At the same time, the status of the Russianfinancial market as of the spring of 1999 makes it impossible to expect thatany at all significant projects can be implemented in this sphere even in themedium term.
1 For more detail pertaining to the period between October 1997 andSeptember 1998 see: The Russian Economy Januarythrough September 1998. Trends and Prospects(Issue 19), Institute forthe Economy in Transition, Moscow, 1998.
2 We examined in much detail the political, economic, social, andconstitutional factors of the fiscal deficit in a survey by the Institute forthe Economy in Transition entitled The RussianEconomy January through September 1998. Trends and Prospects (Issue 19)..
3 In principle, a feasible level of tax collection is determinedby factors depending on the country’s economic development, such aseconomic structure, the population’s educational standards allowing developed tax legislation andappropriate accounting standards to be applied; the level of taxadministration; the general level of the population’s law abidance and emerging taxpayment traditions in society, and the level of social and ethnographichomogeneity of society.
Authoritarian regimes can afford to put farlarger resources in the government’s hands than is possible under democratic rule. That was actuallythe case in communist countries.
4 Russia’s own debt as at 1 January 1998, was 7.6 per cent of GDP, that is,25.2 per cent of the total. In the first eight months of 1998, federalliabilities as a proportion of overall foreign debt, including the debts of theformer USSR, reached 36.7 per cent.
5 In 1993,non-residents’Russian assets increased at a rate only insignificantly higher than that ofRussia’s foreignassets, the latter being smaller than the former in 1994. In 1995,residents’ foreignportfolio investments rose faster than non-residents’ investments in Russia as well.This trend reversed in 1996, however: whereas foreign portfolio investments inRussia were equal to 0.03 per cent of GDP all through 1995, as compared to 0.42per cent of GDP for Russian foreign investments, the former grew to 2.21 percent of GDP in 1996, and the latter slid to 0.04 per cent of GDP. The year 1997could be rated as a period of the heaviest influx of foreign portfolioinvestments into Russia: as it closed, the difference between the growth of thenon-residents’Russian assets and that of residents’ foreign assets topped $46billion, or 10.02 per cent of GDP, with the influx of foreign investments intoRussia registering at 10.06 per cent of GDP. In all, foreign portfolio assetsin Russia built up to $56.4 billion (4.4 per cent of GDP) over the three years,leaving the Russian portfolio assets abroad far behind with $1.9 billion (0.15per cent of GDP).
6 At the time of the default, the Russian banks (minus Sberbank)had about 40 billion rubles in GKO-OFZ bonds among their assets. The lossesincurred by Russian banks, which hedged the foreign investors’ exchange risks, as a result ofthe ruble’s meltdownrange between $15 billion and $22 billion, according to variousestimates.
7 The RTS-1 Index reached its all-time high level of 571.66 on 6October 1997.
8 See: “OpenLetter from Economists of the RAS Economics Division to the President, theFederal Assembly and the Government of the Russian Federation,”Ekonomika i Zhizn, No. 37,1998; and Yegor Gaidar et al., “Anti-Crisis Action Program,” Vremia, 1 October 1998.
9 Typical in this respect were the suggestions made by GennadySeleznyov regarding measures ostensibly needed to be put into effect ineconomic policy within a matter of days, literally. These ideas, actuallyplanks of a program, were put forward almost immediately afterPrimakov’sappointment. Seleznyov, the Duma Chairman, threw his full weight behind theappointee: “It is important to suspend the operations of the currency exchangeand have the Central Bank issue a directive fixing the ruble exchange rate tothe dollar at a ratio of seven to one.... Talks are to be held with financialinterests in the West with a request to suspend the use of plastic forexcredit cards to prevent the flight of foreign exchange out of thecountry.... A temporary ban is to be imposed on currency exchange offices tosell forex to the population. All they are to do is buy dollars.... The foreignexchange in the hands of commercial banks is to be used exclusively to purchasefoodstuffs, daily necessities, and medicines.” (Quoted in Kommersant, 11 September 1998, p. 2).Add to this proposals from the new government’s brass to denationalize theloss-making enterprises of the military-industrial complex, which hardly wentwell with the simple logic of government action in the heat of the financialcrisis. (Significantly, these ideas of the cabinet’s doctrine impliednationalization of loss-making sluggards rather than prosperous export-orienteddynamos.)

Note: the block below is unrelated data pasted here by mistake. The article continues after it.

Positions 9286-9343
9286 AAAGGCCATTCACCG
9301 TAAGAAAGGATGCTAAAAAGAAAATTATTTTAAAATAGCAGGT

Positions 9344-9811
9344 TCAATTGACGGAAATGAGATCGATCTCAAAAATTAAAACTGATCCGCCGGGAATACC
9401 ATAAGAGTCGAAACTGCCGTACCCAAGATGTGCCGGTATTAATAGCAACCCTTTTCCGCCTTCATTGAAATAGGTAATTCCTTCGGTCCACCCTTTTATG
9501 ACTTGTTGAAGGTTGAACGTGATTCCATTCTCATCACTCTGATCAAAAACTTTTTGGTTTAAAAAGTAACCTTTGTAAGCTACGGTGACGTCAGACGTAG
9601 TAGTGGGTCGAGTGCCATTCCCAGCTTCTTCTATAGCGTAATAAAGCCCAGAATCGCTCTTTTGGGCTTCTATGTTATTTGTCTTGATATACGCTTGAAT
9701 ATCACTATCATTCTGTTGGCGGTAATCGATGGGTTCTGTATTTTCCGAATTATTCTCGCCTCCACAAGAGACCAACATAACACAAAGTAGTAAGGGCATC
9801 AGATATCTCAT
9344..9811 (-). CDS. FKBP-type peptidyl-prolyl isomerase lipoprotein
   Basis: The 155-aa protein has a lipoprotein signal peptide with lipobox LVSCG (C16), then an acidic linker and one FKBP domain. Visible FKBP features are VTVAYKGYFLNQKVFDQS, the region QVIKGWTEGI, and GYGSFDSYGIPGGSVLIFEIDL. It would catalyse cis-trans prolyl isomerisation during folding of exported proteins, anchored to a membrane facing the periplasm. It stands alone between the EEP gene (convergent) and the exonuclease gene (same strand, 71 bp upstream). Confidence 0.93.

10 The economic policy of populism, when it is applied in practice,comprises four stages recurring, with due regard to local modifications, fromcountry to country. These stages are:
At the first stage, the government concernedtries to speed up industrial growth by pumping funds from export-orientedindustries into “national pride” industries (commonly engineering) andsimultaneously expanding money supply. The economy responds to these measuresby picking up, and public well-being begins to improve. The impression is thatthe government is scoring major points, about to turn the country into yetanother economic miracle. The government is rapidly gaining inpopularity.
At the second stage, the economy begins toshow signs of getting out of balance. It turns out that the growing productionand improving standards of living are attended by a worsening of somemacroeconomic factors – growth of the trade and balance of payments deficits, contractionof forex reserves, and swelling of foreign debt. These adverse sidelights are,for a while, only apparent to professional economists (or only some of them,given the country’sprotracted detachment from real market economics). The budget is sputtering,but no attention is given to these “trifles” as long as manufacturing continuesto chug along.
Way into the third stage, commodity shortagesare building up in the public sector and free prices are inflating. Attempts torein in the prices make commodity shortages even worse, and the inevitabledevaluation of the national currency explodes into violent inflation. Taxcollection slips and the budget collapses. Whatever the government is doing,living standards begin to drop and production falls off.
At the fourth stage, the government falls,and the new authorities (not infrequently military or emergency powers) adoptradical measures to calm the socioeconomic turmoil.